EMMYLOU HARRIS "All I Intended to Be" ★★★
Emmylou Harris reinvented herself with 1995's "Wrecking Ball," moving to something more atmospheric and haunting than the traditional country genres she had explored for the previous 25 years. "All I Intended to Be" reunites Harris with Brian Ahern, the producer of many of her early albums, and features appearances from some of her old friends: Dolly Parton, Vince Gill, Buddy Miller, members of bluegrass' Seldom Scene.
It's not exactly a return to her roots - it's too somber and stately - but it nods in that direction with an emphasis on acoustic guitar, mandolin and steel.
Harris' voice is, of course, impeccable on these 13 songs, five of which she wrote or cowrote (the two with Kate and Anna McGarrigle are highlights). From Tracy Chapman's "All That You Have Is Your Soul" to Merle Haggard's "Kern River," these are uniformly elegant ballads.
JEWEL "Perfectly Clear" ★
Country music is the last refuge of singing scoundrels. Folk career hit a dead end, Jewel? Drift on down to Nashville, where the pickings are easy.
But even the most indiscriminate country fan isn't going to go for this piffle. Jewel still has that annoying quavery voice. Pouring on her thickest hickory-smoked accent on "Love is a Garden" only makes it sound more artificial.
She does a fair Emmylou Harris imitation on "Loved By You," but the closest she comes to country is the Charlie Rich feel of "Anyone But You." And you can thank the song's cowriter Wynn Varble for that.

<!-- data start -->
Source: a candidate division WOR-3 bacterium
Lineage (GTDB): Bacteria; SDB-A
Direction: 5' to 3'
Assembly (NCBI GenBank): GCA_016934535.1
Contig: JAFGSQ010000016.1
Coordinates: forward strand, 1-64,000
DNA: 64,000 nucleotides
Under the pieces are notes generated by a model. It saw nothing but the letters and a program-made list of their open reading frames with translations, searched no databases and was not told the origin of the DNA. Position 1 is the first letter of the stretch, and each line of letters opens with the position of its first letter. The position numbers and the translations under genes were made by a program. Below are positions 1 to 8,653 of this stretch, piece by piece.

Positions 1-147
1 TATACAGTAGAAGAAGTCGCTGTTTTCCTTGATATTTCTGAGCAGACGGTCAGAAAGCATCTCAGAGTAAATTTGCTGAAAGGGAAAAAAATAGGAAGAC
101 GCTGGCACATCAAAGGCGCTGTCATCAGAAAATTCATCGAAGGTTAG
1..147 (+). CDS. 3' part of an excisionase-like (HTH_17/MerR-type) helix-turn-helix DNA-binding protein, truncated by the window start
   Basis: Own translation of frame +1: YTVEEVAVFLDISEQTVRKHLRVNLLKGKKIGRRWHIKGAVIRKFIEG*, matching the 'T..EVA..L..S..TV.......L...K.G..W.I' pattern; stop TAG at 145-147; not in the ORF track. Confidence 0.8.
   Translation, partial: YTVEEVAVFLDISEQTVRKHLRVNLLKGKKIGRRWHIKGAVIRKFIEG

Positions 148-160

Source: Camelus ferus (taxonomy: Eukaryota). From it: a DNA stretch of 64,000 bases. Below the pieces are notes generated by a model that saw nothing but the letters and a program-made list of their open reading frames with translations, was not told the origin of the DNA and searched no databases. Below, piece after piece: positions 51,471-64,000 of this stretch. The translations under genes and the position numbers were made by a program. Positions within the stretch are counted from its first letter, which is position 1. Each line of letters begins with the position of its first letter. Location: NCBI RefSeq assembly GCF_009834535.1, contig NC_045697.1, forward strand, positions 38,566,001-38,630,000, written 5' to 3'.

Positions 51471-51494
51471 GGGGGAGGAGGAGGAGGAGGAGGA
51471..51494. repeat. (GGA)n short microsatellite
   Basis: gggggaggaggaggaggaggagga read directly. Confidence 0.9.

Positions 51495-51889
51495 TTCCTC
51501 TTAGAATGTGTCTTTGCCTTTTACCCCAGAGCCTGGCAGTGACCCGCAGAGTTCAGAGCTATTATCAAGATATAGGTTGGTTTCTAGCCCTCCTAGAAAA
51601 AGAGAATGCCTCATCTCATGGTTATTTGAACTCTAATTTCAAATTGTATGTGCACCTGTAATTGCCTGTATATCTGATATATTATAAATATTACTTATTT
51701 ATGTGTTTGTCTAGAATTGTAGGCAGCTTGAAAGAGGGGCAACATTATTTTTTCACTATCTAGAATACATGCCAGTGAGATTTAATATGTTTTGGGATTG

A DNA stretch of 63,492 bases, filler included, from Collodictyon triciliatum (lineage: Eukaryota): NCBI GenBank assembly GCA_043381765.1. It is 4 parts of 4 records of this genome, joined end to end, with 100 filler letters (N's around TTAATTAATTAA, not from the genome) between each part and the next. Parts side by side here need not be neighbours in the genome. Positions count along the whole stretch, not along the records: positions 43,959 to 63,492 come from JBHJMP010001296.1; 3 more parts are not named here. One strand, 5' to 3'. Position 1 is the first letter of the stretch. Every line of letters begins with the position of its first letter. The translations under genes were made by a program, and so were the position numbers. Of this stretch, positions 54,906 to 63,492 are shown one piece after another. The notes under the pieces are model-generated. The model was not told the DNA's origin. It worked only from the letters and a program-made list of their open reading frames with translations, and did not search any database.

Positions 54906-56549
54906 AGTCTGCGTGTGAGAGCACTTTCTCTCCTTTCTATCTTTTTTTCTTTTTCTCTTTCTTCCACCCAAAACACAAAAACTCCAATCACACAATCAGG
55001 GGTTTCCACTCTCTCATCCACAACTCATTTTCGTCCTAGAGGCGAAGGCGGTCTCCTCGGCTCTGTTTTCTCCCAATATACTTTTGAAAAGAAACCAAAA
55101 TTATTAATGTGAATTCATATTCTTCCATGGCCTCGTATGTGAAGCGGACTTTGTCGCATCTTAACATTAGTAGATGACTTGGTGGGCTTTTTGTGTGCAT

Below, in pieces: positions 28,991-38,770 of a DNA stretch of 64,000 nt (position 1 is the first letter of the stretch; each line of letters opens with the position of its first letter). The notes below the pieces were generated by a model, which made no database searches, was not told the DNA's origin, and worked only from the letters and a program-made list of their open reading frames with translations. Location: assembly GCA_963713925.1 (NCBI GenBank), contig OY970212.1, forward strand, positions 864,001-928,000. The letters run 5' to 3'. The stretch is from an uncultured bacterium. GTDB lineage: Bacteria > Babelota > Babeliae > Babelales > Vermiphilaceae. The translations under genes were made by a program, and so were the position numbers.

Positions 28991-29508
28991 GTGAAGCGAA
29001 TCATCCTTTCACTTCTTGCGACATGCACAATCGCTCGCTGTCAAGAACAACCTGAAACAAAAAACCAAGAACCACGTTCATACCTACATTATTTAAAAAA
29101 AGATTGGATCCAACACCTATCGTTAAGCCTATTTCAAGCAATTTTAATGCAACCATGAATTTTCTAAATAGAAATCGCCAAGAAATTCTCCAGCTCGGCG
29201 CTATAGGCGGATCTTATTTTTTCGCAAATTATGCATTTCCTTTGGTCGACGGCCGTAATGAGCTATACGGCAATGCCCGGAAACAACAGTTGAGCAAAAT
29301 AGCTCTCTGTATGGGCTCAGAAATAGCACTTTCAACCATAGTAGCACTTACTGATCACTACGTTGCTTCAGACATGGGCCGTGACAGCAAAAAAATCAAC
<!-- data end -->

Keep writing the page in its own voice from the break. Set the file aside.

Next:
Producer John Rich heaps on all the requisite instrumental ingredients: banjo, mandolin, steel guitar, fiddle, dulcimer and honky-tonk piano. But that still don't make it country.
DR. JOHN AND THE LOWER 911 "City That Care Forgot" ★★★★
As one of New Orleans' leading musical ambassadors, Dr. John has always embodied both the mystical and the merry aspects of the Big Easy spirit.
Now the aging Night Tripper is revealing another side - he is incensed about the state of his beloved city in the aftermath of Hurricane Katrina, and he pours it all out in the impassioned, politically charged music that makes up one of his best albums.
Dr. John (aka Mac Rebennack) looks all around the still-hurting city and sees greed and neglect, conspiracy and even murder. "You know me, I can't let that slide," he declares on "Dream Warrior."
With his crack three-man band augmented by horns and strings and such guests as Eric Clapton, Willie Nelson and Terence Blanchard, the good Doctor wisely couches his anger and contempt, as well as his empathy and sorrow, in the kind of irresistibly funky R&B that has made his city such an indelible cultural landmark.
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